I’ve long held in great importance the concept of helping clients make sure their affairs are in order should anything happen to them. The right planning can ensure loved ones do not have to deal with financial complications during times of emotional distress.
That’s why I took great interest when I read a while back about American money advisor James Starr’s
legacy drawer concept – a drawer in your home, containing all of the important information your family needs in case something happens to you.
It’s not just a case of just writing a will for each jurisdiction in which you hold assets; although too many people fail even to do this, potentially leaving their family with awful legal headaches. Whether you’re single without children or in your seventies with a host of grandchildren, a legacy drawer is vital. It should be in your home and contain everything that has to do with your finances and be organised in a way that any document can be found in seconds.
Brave New World
I think this idea is excellent. However nowadays, in our increasingly complex online world, it may not go far enough. We now have to think more broadly about accessing all our different possessions, both physical and digital – be they of material or sentimental importance.
Digital assets which can be monetized, such as internet-based bank accounts, PayPal accounts; air miles accounts; or even digital currency accounts, such as Bitcoin, are all accessed using passwords.
Not only that: photograph, book, music and film collections all used to be physical memories and legacies; yet nowadays many of us store these digitally.
What do you actually own?
Whilst stories about actor Bruce Willis suing Apple over future ownership of his music collection were a media fabrication, it does bring access and ownership into question. Once we upload photos to social media, a public cloud or when we buy digital music files, do we actually own them and can our loved ones inherit them? Sometimes digital content is not transferable to others, as when we buy or store content we only buy the rights to access it, not the actual file itself.
Of course it all depends on the terms and conditions of the storage provider, which many of us never read -as demonstrated recently when, by agreeing to the terms and conditions, some people unwittingly gave up rights to their first child in exchange for free Wi-Fi!
The Digital Afterlife
If you do store photos and other memories on Facebook, it can be frustrating verging on the impossible for loved ones to access your account without a password.
The social media giant has set up something called memorialization
which, among other things, blocks advertisements, friend requests and stops anyone from changing status updates. The difficulty with this approach, though, is that loved ones without login details are unable to retrieve photographs and other memories.
To address this, Facebook launched Legacy Contact
in February this year. This allows you to grant permission to someone, in the event of your death, to download an archive of photographs, posts and profile information. You can assign one legacy contact but that person won’t be able to edit old posts, access private messages or delete the entire account.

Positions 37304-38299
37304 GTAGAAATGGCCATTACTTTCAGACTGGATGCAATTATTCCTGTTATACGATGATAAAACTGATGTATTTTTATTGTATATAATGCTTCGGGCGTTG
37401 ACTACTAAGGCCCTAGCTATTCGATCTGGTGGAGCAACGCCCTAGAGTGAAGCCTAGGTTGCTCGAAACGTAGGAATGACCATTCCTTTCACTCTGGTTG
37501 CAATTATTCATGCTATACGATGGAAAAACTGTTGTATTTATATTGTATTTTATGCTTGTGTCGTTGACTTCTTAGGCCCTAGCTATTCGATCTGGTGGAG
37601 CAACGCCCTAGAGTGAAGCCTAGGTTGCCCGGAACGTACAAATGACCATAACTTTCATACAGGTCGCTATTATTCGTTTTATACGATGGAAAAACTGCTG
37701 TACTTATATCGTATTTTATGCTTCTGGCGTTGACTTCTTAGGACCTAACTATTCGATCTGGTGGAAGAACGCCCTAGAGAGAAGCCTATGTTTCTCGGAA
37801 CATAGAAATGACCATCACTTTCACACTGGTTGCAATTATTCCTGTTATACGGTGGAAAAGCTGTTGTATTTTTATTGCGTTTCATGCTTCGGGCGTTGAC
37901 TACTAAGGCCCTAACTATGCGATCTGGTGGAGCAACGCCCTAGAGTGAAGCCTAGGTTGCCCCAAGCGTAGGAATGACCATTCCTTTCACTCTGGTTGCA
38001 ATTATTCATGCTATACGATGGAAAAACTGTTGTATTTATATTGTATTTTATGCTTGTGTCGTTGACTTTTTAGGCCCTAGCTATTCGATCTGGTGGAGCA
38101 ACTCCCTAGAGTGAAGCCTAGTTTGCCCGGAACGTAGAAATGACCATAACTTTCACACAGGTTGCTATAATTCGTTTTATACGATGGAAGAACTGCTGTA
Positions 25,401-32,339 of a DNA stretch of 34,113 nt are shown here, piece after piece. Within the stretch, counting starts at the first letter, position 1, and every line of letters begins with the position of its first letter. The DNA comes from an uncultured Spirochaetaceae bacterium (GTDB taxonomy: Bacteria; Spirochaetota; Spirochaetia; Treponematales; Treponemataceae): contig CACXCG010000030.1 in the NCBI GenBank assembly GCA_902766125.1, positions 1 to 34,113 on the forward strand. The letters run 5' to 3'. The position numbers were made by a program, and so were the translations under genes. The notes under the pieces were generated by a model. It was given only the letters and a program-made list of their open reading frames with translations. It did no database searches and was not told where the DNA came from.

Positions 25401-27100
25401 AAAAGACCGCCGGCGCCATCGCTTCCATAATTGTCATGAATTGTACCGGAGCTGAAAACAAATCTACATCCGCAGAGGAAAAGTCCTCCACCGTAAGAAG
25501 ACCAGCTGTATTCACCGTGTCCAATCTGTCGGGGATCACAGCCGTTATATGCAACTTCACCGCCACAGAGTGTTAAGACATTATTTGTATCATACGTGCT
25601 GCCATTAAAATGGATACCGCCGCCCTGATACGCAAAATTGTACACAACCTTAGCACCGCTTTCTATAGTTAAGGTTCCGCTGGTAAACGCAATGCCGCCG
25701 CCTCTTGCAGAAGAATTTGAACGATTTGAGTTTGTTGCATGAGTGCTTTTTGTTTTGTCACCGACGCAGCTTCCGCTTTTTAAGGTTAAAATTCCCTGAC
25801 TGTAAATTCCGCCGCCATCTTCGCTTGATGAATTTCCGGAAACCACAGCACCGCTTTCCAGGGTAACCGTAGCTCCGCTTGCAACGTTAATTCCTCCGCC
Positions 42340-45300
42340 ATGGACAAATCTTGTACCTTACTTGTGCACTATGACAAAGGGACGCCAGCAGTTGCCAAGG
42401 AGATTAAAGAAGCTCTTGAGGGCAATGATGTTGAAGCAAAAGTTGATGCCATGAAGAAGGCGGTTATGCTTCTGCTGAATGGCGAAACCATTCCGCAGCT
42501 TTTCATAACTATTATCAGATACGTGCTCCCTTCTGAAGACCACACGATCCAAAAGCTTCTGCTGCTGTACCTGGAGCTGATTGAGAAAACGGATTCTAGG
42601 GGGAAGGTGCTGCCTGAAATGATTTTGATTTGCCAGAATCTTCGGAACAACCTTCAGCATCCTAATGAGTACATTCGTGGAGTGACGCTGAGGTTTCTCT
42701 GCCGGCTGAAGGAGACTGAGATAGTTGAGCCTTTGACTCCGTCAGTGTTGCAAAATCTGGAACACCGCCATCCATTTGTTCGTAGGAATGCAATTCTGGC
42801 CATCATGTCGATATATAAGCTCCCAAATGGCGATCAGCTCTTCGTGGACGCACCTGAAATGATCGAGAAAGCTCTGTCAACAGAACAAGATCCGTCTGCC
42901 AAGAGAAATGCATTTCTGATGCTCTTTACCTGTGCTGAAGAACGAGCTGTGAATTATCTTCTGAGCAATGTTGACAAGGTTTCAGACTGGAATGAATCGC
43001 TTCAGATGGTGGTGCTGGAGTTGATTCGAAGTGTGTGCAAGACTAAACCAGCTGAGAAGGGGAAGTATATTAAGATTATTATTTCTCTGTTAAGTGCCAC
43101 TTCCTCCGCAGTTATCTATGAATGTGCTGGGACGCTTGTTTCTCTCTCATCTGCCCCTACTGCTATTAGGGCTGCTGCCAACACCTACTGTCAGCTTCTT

So far it is only available in the US but the social media site intends to roll it out to other countries.
Facebook state that they’ll also respect a legacy contact designated in a will.
Facebook aren’t the first to offer such a service. In 2013, Google started to allow people to state what they’d like to happen to their data from between three and twelve months after their death – including deletion or passing data from an account to other people. According to Google, the feature is designed “to plan your digital afterlife.”
Note that Google isn’t allowing total control of someone else’s account, merely enabling data to be accessed. Data privacy laws in some countries make it very difficult to pass control of digital accounts to others, even if they stipulate it in a will.
The simplest way around this is to keep an account active by storing all the relevant passwords in a legacy drawer, so your loved ones or executors can access them later. They can then cancel automatic payments, deactivate accounts and keep open the memories you would like your loved ones to inherit. This solution may not break ground in terms of technological innovation but it does fulfil an important purpose: it’s straightforward to keep up-to-date now and easy to use at a later date.
Controlling who sees what
If you want an online place to enable loved ones to access your passwords, documents and photographs, there are now apps which allow you to store all your important information in one place. With these you can choose which person can see which password by limiting their access permission. The data is stored on secure servers, which can be accessed via the internet. In other words: a cloud
facility whose contents cannot even be read by the provider’s administrators.
Should anything happen to you, your closest loved one can activate pre-set messages to others, enabling them to access only the data you wish them to have.
I’m not in a position to recommend such apps, as I haven’t tried them myself, but in theory it provides some form of solution to controlling your digital afterlife. This, of course, creates a digital solution to a digital problem, so it may not be the simplest solution depending on your loved ones’ technical knowhow. Nevertheless, it gives you more control over who sees what.
Whatever your preferences for how to provide information, it’s important that our closest family member or friend can access a place where everything is kept. As much as we may wish, it is not something that we should put off from doing.
For more information and to speak with our advisor, please contact us at firstname.lastname@example.org or call on +66 2 665 2534-9.